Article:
5. You had the debate with your friends over whether Webkinz or Club Penguin was better, but you begged your parents for a membership to both

As soon as you logged onto your account your afternoon was booked up. While on your Webkinz you visited the curio shop, got a checkup with Dr. Quack, made a hamburger in the employment office and played cash cow in the arcade.

6. Your friends always had these in their pantry

At the end of a long, hard day of multiplication, going to your friends house for a playdate and indulging in a cosmic brownie was a necessity.

7. This was your first experience with makeup, and a cell phone

This accessory gave the lyrics "my lipgloss is cool my lipgloss be poppin" a whole new meaning. Pretending to answer the phone while smearing your lips in every color imaginable; this was the perfect mix of feeling like you were a teenager while also staying true to your child like self.

8. Lizzie Mcguire was the first ever Bitmoji

You watched her on Disney Channel as Lizzie McGuire, admired her fashion sense, and sang to "Hey Now" an endless amount of times. Hillary Duff was the definition of goals.

9. The auctioning off of silly bandz in elementary school was basically Wallstreet

The must have accessory of the 2000s.

10. You would beg your mom to buy you lunchables when you walked down the frozen food isle

Looking back on it now, eating these was probably not the best idea.

11. You had a favorite Jonas Brother

And it was NEVER Kevin.

12. You dreamed of riding around in a JetX just like the kids in PCA

You put getting a JetX on your To-Do list right under making a key necklace.

13. Instead of homework, your after school activities consisted of watching THE BEST Disney Channel and Nickelodeon shows

Disney Channel and Nickelodeon will sadly never be the same. Classics include: Hannah Montana, Ned's Declassified, Suite Life of Zack and Cody and That's so Raven.

Don't you want to just go back in time and bask in the simple days where all you cared about was how good your blue eyeshadow looked and when the next Disney Channel Original movie would come on?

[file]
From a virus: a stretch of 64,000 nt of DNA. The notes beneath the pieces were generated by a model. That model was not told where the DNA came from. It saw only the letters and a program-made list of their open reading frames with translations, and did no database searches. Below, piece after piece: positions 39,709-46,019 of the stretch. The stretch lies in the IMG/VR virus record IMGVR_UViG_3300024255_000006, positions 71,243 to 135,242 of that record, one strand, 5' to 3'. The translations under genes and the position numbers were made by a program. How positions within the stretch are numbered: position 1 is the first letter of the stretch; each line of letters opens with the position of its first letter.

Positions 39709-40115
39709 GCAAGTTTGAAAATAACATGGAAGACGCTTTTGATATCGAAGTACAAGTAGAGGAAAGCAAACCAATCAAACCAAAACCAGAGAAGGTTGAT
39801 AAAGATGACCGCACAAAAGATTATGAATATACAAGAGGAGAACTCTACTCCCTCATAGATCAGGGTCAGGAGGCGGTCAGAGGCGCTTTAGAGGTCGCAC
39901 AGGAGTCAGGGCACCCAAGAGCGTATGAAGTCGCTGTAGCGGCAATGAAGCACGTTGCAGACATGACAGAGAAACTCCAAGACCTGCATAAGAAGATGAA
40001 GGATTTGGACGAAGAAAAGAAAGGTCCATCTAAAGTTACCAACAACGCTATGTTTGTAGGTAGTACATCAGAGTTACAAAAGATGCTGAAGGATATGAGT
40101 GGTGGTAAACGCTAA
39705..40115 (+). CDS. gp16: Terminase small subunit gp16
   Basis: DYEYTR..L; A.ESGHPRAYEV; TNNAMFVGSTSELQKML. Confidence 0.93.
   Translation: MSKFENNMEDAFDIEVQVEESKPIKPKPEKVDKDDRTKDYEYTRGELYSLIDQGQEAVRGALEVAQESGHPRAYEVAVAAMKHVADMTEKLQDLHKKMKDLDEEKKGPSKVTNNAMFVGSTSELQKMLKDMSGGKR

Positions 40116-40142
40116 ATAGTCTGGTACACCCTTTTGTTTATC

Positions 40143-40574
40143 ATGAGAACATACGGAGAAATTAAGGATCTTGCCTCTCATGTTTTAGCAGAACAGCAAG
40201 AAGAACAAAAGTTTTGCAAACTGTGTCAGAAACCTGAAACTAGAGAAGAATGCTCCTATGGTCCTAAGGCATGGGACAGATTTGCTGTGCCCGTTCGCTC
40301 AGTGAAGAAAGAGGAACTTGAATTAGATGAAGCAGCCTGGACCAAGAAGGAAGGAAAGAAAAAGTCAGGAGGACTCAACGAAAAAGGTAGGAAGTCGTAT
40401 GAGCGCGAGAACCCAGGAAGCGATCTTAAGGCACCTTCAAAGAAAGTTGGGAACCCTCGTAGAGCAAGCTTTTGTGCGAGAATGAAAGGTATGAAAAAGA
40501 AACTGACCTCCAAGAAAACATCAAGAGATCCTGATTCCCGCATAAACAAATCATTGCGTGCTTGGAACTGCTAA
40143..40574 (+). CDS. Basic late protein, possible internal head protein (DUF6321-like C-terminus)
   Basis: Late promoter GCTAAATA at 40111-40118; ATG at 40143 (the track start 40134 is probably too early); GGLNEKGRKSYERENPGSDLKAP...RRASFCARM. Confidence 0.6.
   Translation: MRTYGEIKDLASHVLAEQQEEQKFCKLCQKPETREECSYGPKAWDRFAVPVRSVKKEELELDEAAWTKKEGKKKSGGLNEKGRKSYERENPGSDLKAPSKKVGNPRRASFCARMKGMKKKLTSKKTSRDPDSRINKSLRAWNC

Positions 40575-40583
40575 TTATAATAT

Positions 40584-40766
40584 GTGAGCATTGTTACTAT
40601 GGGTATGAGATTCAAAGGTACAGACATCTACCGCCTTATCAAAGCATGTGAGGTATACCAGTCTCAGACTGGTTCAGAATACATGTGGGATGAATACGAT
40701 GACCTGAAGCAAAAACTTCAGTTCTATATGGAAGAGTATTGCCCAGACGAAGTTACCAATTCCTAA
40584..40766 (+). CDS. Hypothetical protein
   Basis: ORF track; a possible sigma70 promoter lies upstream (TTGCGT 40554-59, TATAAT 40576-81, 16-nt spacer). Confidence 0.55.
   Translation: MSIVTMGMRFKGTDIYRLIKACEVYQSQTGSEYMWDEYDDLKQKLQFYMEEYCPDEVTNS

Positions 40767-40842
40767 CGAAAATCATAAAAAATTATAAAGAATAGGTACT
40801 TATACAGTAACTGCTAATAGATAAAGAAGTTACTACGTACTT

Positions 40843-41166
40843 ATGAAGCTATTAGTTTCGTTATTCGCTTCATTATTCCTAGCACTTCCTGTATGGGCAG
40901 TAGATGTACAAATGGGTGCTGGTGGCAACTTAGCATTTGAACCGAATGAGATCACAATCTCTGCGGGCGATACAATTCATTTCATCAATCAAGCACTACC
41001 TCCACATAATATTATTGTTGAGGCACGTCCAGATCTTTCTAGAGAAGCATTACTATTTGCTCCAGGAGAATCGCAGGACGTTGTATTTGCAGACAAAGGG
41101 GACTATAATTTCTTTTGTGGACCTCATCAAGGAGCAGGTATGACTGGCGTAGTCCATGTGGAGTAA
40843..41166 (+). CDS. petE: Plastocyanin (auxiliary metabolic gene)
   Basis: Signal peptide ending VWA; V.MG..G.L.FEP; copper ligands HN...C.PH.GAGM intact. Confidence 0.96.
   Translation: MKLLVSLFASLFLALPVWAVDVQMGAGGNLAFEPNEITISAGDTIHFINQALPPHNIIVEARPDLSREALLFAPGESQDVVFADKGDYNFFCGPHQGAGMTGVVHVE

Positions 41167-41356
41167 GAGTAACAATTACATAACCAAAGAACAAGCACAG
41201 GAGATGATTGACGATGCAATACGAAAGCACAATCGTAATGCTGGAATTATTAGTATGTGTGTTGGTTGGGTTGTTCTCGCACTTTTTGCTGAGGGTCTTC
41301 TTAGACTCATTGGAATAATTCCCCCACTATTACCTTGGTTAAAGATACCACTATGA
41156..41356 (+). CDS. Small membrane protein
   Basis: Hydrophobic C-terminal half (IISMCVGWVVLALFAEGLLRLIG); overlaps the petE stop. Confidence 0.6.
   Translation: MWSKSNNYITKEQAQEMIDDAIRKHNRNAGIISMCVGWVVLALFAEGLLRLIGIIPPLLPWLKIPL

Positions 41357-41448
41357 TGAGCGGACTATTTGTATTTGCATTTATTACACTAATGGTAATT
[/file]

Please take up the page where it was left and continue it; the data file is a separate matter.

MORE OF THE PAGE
Cover Image Credit: flickr

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'The Farewell' Brings An Asian-American Narrative To Hollywood

I've never imagined that a story like this would make its way to Hollywood, and it's definitely a welcome change.


The trailer for Lulu Wang's "The Farewell" was recently released. The film, based on Wang's own experience, stars Awkwafina as Billi, a Chinese-American woman who travels to China after learning her grandmother has been diagnosed with terminal lung cancer. "The Farewell" initially debuted at the 2019 Sundance Film Festival in January, and currently holds a rating of 100% on Rotten Tomatoes.

"The Farewell" is an exciting film for members of the Asian-American community, as it encompasses many of our own experiences in having family overseas. Having this Asian-American narrative portrayed in Hollywood is especially groundbreaking and important to the community. "Crazy Rich Asians" has received much well-deserved acclaim for its leap in Asian representation, but the film did not necessarily depict a completely relatable experience and was only one story out of many in the Asian-American community. There were aspects of the characters' cultures that allowed the Asian-American audience to connect with much of the film, but the upper-class narrative wasn't quite as accessible to everyone.

While "Crazy Rich Asians" portrays Asians in a way that is very much uncommon in Hollywood and American media in general and had a hand in helping to break stereotypes, "The Farewell" introduces a nearly universal first-generation American or immigrant narrative to Hollywood. In doing so, the film allows many members of the Asian-American community to truly see their own experiences and their own stories on the screen.

For me, the trailer alone was enough to make me tear up, and I've seen many other Asian Americans share a similar experience in seeing the trailer. The film reminds us of our own families, whether it's our grandparents or any other family living overseas. I've never imagined that a story like this would make its way to Hollywood, and it's definitely a welcome change.

"The Farewell," which is scheduled for release on July 12, 2019, depicts a family dynamic in the Asian-American experience that hits home for many, including myself. The initial critical response, especially towards Awkwafina's performance, is certainly promising and will hopefully motivate more Asian-American and other minority filmmakers to bring their own stories to Hollywood.